• Facilitated transport;
  • Soil column;
  • Dissolved organic matter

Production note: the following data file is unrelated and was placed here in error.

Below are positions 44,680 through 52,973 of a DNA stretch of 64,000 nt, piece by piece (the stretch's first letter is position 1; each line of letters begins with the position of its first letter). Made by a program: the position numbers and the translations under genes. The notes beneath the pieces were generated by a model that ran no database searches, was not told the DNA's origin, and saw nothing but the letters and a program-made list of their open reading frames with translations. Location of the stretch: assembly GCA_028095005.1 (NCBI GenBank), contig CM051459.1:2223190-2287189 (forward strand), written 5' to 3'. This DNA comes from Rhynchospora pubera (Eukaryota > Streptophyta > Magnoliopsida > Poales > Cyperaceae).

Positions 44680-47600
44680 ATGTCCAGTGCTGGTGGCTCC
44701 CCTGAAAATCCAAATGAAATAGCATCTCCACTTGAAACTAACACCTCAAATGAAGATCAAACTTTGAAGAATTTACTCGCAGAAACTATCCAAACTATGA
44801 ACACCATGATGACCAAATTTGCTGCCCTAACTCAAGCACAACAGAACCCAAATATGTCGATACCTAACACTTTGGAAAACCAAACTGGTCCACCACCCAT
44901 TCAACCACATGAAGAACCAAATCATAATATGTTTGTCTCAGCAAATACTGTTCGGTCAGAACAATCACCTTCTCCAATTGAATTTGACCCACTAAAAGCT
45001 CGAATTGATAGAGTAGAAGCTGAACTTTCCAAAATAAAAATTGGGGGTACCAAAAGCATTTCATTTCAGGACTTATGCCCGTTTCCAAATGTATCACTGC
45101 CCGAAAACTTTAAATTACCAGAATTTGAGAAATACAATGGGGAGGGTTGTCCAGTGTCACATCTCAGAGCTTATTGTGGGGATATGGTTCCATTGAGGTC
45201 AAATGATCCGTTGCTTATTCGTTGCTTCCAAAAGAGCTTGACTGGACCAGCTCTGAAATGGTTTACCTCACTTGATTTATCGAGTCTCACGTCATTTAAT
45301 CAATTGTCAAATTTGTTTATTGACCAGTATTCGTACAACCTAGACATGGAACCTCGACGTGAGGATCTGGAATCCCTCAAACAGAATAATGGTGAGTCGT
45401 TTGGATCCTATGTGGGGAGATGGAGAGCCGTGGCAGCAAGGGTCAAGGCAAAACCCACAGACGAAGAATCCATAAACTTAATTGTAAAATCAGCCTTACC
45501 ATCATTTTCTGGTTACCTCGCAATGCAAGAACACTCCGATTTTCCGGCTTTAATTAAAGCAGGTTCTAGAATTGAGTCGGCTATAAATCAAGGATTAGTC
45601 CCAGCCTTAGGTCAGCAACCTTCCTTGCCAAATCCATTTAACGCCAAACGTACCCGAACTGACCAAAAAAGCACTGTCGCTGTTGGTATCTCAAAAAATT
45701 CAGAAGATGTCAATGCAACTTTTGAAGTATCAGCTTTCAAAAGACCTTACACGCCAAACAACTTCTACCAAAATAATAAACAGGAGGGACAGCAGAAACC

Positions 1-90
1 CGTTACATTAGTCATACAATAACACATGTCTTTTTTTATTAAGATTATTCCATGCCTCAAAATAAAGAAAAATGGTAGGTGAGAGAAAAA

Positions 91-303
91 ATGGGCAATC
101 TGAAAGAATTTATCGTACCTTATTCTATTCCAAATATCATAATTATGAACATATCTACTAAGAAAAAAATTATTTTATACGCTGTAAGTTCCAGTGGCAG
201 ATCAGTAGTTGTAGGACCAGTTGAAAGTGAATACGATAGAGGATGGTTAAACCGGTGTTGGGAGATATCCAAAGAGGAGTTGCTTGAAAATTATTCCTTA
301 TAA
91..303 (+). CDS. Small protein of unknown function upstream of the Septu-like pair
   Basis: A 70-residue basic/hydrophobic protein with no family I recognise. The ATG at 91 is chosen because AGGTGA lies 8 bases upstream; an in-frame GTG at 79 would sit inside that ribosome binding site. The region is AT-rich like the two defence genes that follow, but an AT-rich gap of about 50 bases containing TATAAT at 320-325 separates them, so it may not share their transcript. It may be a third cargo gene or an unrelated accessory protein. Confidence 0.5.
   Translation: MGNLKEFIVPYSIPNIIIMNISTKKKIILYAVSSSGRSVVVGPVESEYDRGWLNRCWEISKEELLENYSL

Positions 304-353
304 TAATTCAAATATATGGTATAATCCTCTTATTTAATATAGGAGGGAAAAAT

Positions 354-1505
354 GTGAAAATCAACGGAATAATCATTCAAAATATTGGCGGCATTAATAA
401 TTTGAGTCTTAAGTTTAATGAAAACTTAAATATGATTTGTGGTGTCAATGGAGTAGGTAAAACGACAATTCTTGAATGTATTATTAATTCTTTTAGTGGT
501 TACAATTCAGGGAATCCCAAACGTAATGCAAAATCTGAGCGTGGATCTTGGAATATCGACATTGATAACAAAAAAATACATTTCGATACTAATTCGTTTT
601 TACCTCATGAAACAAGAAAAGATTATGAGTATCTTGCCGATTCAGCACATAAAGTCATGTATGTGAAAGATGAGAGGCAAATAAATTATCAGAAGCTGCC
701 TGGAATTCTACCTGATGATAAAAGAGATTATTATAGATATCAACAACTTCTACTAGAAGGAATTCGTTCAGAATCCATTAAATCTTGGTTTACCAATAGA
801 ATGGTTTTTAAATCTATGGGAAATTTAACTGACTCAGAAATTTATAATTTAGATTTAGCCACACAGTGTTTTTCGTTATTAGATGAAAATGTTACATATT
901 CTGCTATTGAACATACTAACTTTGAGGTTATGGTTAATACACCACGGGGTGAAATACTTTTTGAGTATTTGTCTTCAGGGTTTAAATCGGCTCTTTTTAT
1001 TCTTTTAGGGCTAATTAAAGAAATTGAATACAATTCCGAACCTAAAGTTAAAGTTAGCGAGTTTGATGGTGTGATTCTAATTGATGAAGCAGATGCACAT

The effects of dissolved organic matter (DOM) on the transport of hydrophobic organic compounds in soil columns were investigated. Three compounds (naphthalene, phenanthrene and DDT) that spanned three orders of magnitude in water solubility were used. Instead of humic matter, molecularly well-defined DOM represented by Triton X-100, a nonionic industrial detergent, and bovine serum albumin protein were used. In batch isotherm studies, the sorption of naphthalene to both model DOMs appeared to be hydrophobic in nature and quantitatively similar to the binding to humic materials. Equations were derived to model the enhanced transport of organic compounds by DOM based on octanol/water partition coefficients, Kow. For a specific soil and DOM level, it was shown theoretically and experimentally that all organic compounds with Kow values above a specific value should move at the same rate in ground water. In some situations, DOM can increase the movement of highly hydrophobic compounds, such as DDT, by a factor of a thousand or more. This enhanced transport in the presence of DOM can either be a problem, as with ground water contaminant spreading, or a benefit, as with contaminated aquifer cleanup.